I am 225: Olivia Stewart

For Olivia Stewart, all things sugar and sweet have a family tie. Two centuries after the birth of her ancestors’ Capital Region sugarcane farm and mill, her family caught on to the craft spirits craze, launching Louisiana’s first single estate distillery, sourced from the farm’s crops.

But it wasn’t until 2020, when what was supposed to be a two-week visit turned into a two-year-plus stay, that the passion became personal.  

After studying art history at Sotheby’s Institute of Art in London, Stewart had been living in New York and working in art galleries. But when the COVID-19 pandemic began, Stewart and her fiancé​​ decided to escape the city’s wintry spring, lonely isolation and a job furlough. They embarked on a road trip down to her hometown in Louisiana. 

At the time, Stewart’s family was running local distillery Three Roll Estate. The brand was struggling, as tastings and field sales significantly declined during the pandemic. Stewart decided to lend a helping hand, assisting by making hand sanitizer for the business. From there, she took on the role of tasting room manager and running Three Roll’s social media.

“I’ve really appreciated the larger impact I feel like I can make in a smaller city like Baton Rouge, versus in New York, where you have activists (and creators) from floor to ceiling and every which direction.”

Eventually, out of “a sense of familial duty,” she took on the role of chief operating officer.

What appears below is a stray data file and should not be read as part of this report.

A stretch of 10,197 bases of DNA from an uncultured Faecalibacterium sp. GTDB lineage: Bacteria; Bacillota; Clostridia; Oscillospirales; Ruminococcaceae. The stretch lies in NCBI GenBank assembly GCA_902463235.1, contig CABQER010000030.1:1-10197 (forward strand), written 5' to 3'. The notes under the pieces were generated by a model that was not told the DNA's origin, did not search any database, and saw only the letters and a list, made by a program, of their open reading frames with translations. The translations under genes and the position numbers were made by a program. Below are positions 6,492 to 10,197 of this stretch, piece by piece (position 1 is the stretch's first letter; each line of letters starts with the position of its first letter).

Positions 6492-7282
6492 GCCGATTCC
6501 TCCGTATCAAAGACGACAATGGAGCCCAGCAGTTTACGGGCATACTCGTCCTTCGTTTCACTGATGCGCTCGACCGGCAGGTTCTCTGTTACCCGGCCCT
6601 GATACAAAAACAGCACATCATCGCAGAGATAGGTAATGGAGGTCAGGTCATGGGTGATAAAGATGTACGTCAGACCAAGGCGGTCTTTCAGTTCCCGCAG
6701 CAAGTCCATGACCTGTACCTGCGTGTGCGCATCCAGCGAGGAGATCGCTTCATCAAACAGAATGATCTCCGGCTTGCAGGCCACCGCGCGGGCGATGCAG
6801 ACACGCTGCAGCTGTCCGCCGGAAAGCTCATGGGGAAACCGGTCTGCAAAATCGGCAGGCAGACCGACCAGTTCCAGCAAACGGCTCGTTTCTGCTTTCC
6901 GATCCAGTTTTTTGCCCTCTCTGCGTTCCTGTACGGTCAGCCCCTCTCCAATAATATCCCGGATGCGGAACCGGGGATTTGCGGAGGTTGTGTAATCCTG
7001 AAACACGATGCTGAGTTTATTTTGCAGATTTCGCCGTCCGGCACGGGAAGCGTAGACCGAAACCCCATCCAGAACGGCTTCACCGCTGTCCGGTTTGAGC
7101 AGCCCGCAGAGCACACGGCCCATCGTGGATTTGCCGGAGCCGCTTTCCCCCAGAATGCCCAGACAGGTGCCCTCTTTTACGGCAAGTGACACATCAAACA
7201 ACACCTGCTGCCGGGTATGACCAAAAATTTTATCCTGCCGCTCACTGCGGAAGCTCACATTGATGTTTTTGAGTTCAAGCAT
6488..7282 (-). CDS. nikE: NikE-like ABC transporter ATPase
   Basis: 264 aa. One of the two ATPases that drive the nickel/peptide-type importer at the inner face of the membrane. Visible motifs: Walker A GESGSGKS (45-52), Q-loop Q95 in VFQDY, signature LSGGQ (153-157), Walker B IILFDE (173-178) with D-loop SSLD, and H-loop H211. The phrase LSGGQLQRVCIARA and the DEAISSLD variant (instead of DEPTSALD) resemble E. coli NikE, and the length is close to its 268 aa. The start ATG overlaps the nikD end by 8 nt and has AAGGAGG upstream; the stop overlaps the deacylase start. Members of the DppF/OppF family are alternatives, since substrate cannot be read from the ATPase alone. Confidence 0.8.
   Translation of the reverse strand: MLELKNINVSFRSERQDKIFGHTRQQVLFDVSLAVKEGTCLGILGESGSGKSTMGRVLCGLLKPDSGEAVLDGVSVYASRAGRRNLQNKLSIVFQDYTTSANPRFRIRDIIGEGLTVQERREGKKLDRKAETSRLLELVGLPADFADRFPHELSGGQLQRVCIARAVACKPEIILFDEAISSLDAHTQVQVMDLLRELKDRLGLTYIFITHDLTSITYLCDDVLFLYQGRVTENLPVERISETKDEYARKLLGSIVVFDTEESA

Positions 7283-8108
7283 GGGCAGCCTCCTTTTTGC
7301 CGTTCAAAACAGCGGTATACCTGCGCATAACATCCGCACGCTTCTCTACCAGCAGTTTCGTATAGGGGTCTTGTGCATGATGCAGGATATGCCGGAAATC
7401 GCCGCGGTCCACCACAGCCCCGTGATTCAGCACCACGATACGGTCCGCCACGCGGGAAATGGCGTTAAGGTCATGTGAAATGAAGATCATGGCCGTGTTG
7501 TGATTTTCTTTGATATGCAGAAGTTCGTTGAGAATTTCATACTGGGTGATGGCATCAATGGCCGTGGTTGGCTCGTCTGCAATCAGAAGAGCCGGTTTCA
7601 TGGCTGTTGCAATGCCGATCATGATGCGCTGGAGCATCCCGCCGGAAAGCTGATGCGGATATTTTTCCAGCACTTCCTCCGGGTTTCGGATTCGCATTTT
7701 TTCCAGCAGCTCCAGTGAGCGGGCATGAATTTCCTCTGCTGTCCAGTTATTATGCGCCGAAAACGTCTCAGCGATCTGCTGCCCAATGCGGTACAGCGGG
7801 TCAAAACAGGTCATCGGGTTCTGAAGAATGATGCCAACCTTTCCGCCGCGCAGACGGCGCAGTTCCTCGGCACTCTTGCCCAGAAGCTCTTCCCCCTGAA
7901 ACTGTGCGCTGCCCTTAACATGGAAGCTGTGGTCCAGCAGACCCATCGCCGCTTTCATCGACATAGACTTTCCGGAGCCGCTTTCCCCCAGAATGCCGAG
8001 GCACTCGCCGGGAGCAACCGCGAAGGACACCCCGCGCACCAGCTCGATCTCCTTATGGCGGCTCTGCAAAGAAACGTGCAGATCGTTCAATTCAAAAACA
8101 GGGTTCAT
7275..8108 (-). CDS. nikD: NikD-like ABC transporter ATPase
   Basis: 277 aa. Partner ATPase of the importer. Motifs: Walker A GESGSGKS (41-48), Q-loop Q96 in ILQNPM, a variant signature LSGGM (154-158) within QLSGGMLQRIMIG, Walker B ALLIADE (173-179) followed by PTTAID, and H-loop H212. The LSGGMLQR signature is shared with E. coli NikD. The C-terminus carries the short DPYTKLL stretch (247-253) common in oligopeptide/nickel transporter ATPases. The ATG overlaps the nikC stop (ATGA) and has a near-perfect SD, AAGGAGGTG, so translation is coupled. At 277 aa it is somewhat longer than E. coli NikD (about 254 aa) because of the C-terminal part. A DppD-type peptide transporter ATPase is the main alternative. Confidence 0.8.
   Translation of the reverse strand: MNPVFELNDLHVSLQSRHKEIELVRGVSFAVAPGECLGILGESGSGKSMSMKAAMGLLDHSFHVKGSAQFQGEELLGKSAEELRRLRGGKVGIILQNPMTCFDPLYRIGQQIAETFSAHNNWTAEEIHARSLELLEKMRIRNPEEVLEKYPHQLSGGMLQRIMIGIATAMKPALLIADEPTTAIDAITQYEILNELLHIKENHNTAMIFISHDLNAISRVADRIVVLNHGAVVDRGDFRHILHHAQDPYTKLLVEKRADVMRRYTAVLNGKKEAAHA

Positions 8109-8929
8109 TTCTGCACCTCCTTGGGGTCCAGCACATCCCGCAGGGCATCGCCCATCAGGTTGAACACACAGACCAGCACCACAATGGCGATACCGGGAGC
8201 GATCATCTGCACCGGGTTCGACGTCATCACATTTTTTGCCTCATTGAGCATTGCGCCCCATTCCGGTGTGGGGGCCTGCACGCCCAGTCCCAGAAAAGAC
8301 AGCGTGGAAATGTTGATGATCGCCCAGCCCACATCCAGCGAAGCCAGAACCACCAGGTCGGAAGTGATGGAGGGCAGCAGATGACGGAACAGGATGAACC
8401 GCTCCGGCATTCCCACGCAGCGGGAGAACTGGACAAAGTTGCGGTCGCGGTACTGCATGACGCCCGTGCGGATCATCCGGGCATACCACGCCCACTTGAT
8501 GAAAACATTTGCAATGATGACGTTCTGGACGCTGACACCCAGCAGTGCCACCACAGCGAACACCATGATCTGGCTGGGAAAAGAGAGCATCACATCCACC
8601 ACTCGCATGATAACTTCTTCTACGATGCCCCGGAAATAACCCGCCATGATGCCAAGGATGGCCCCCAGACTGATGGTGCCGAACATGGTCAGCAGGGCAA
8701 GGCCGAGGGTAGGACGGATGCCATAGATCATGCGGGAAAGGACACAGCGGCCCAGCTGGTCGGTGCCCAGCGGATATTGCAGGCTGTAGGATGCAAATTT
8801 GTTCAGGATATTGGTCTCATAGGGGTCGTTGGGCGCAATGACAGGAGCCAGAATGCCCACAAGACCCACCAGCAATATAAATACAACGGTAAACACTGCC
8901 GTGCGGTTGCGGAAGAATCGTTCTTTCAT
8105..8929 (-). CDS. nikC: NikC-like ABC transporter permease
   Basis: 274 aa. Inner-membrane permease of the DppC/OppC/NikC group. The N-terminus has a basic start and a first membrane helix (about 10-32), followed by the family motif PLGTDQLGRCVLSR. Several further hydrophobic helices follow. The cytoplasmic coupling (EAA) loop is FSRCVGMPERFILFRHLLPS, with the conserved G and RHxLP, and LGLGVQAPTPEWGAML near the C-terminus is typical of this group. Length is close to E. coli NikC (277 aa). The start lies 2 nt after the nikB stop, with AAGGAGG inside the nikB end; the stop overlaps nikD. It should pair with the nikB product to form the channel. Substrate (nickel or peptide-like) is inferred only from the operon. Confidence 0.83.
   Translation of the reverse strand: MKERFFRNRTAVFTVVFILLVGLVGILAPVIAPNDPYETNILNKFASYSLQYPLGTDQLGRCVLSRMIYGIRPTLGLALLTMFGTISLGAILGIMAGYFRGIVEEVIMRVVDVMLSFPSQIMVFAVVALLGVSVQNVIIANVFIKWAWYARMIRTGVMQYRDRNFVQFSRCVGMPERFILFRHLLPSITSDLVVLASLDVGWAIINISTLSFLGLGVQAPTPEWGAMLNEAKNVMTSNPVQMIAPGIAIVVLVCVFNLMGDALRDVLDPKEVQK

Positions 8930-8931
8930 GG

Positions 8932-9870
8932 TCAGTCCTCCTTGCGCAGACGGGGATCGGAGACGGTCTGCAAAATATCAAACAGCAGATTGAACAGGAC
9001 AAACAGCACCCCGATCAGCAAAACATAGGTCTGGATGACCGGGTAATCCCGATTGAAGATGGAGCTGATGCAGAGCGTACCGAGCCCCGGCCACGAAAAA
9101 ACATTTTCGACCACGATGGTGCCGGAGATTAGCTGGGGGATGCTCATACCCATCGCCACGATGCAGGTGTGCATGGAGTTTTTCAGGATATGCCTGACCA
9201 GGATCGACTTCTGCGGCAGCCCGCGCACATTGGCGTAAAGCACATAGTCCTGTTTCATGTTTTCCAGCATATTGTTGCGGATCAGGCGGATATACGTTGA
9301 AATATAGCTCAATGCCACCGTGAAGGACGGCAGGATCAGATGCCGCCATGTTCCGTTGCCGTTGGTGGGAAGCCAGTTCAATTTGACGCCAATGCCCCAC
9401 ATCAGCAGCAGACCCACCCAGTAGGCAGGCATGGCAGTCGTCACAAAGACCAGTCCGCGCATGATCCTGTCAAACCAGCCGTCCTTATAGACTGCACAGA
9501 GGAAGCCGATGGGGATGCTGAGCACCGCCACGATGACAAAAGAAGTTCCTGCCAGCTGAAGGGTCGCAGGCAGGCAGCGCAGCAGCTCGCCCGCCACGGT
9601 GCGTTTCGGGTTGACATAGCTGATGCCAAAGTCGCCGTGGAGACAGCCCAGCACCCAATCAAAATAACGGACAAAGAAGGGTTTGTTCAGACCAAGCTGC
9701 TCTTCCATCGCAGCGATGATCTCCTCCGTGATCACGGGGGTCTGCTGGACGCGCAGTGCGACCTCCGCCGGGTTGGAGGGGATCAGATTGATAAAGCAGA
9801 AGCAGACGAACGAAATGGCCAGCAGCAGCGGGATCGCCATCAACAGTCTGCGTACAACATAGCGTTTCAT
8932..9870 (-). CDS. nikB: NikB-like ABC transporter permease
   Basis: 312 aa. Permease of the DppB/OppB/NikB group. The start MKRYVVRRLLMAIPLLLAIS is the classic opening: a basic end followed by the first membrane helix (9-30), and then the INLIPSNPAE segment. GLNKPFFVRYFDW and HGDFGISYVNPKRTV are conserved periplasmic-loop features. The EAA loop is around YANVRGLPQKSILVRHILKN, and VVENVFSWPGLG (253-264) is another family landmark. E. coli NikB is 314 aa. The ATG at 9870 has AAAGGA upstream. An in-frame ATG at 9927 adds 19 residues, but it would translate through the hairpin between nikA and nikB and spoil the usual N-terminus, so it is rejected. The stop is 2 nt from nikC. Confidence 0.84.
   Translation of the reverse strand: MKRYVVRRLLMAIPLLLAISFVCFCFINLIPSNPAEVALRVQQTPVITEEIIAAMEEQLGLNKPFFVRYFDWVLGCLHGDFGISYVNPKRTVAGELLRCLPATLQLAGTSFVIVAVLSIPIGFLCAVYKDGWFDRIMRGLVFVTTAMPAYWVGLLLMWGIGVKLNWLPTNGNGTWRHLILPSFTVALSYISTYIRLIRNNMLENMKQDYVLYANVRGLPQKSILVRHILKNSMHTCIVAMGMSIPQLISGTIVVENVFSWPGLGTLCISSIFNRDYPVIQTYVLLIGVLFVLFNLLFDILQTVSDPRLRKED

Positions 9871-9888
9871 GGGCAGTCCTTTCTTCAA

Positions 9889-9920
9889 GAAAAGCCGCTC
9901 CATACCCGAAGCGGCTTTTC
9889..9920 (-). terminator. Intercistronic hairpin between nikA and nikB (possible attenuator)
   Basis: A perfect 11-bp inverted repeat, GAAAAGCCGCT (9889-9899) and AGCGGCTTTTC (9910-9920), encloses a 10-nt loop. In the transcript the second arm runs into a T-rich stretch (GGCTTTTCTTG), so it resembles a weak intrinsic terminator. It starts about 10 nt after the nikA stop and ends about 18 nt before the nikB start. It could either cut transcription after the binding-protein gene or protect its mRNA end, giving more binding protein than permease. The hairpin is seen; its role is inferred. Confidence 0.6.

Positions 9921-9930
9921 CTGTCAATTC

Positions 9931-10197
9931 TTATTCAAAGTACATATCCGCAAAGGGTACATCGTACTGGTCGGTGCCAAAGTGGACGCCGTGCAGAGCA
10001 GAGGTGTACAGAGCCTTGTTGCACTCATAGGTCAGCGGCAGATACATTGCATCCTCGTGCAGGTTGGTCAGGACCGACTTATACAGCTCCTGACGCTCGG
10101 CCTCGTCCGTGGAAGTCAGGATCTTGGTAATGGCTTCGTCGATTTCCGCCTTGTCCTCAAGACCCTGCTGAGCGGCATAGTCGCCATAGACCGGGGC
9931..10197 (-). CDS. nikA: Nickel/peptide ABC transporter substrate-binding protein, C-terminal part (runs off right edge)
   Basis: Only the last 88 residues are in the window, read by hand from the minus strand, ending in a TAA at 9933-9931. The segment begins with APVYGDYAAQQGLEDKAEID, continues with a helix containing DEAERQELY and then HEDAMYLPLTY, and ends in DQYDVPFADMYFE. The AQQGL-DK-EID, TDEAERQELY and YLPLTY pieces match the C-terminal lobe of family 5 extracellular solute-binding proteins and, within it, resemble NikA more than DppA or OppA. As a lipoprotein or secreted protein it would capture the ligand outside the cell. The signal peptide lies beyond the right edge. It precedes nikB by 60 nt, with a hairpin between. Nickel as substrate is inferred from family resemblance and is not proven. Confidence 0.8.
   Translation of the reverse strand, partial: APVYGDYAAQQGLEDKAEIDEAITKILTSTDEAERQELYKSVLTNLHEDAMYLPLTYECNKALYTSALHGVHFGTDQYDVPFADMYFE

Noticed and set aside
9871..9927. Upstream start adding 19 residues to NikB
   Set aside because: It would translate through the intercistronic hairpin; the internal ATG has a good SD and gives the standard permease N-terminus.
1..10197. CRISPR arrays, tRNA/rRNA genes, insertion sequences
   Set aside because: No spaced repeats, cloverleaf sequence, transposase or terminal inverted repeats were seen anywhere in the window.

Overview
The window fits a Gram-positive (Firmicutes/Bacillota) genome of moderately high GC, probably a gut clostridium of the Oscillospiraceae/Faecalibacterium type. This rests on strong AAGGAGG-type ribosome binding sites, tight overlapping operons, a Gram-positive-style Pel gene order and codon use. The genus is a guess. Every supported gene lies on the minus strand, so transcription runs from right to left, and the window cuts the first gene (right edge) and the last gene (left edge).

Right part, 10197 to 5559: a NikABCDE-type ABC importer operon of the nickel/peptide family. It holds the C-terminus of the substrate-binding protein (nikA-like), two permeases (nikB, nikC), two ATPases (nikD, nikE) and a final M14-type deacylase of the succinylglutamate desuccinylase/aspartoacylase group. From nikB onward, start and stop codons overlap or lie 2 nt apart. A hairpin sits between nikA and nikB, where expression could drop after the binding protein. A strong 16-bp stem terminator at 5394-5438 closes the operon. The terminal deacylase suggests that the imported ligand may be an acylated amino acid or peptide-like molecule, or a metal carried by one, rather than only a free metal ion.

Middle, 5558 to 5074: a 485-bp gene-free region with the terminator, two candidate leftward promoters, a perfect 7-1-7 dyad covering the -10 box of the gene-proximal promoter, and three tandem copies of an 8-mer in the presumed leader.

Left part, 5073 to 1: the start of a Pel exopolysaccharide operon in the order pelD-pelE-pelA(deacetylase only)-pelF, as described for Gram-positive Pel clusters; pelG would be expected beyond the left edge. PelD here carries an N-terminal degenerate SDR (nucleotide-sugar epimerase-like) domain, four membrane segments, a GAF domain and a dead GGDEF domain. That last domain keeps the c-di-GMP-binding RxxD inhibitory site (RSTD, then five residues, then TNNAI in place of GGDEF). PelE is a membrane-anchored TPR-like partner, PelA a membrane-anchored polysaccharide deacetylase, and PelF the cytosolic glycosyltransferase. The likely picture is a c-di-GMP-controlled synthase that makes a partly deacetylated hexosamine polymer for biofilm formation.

Three Roll opened as Cane Land, a distillery and tasting room on St. Phillip Street on the edge of downtown, in 2017 and later rebranded as Three Roll. 

Stewart learned much about the industry from watching her father run the family business, and she decided to further her education by taking classes on the sugar industry and researching ways to continue rebranding and evolving. 

She put to use her experience in the art world to transform the Three Roll Estate building downtown. Redecorating the tasting room, upgrading the infrastructure of the building, enhancing the quality of the distillery’s tour experience and launching new regular events were all part of Stewart’s reimagination.

“My sense of space and design were definitely informed by my art career,” Stewart says. “And thinking about the customer experience from a visual perspective definitely informed my decisions as we were making these changes.”

With a fresh rebrand—and a community that was reinvigorated by the vaccine release—there was an increase in the company’s visitors and sales. It began to leave behind the hardships of COVID-19. 

Today, Stewart ensures each part of the distillery, from the bar to the tasting room, runs smoothly. Her job involves producing creative ideas for the company’s future, to compete with bigger distilleries—and keep the family legacy alive. threeroll.com

This article was originally published in the May 2022 issue of 225 magazine.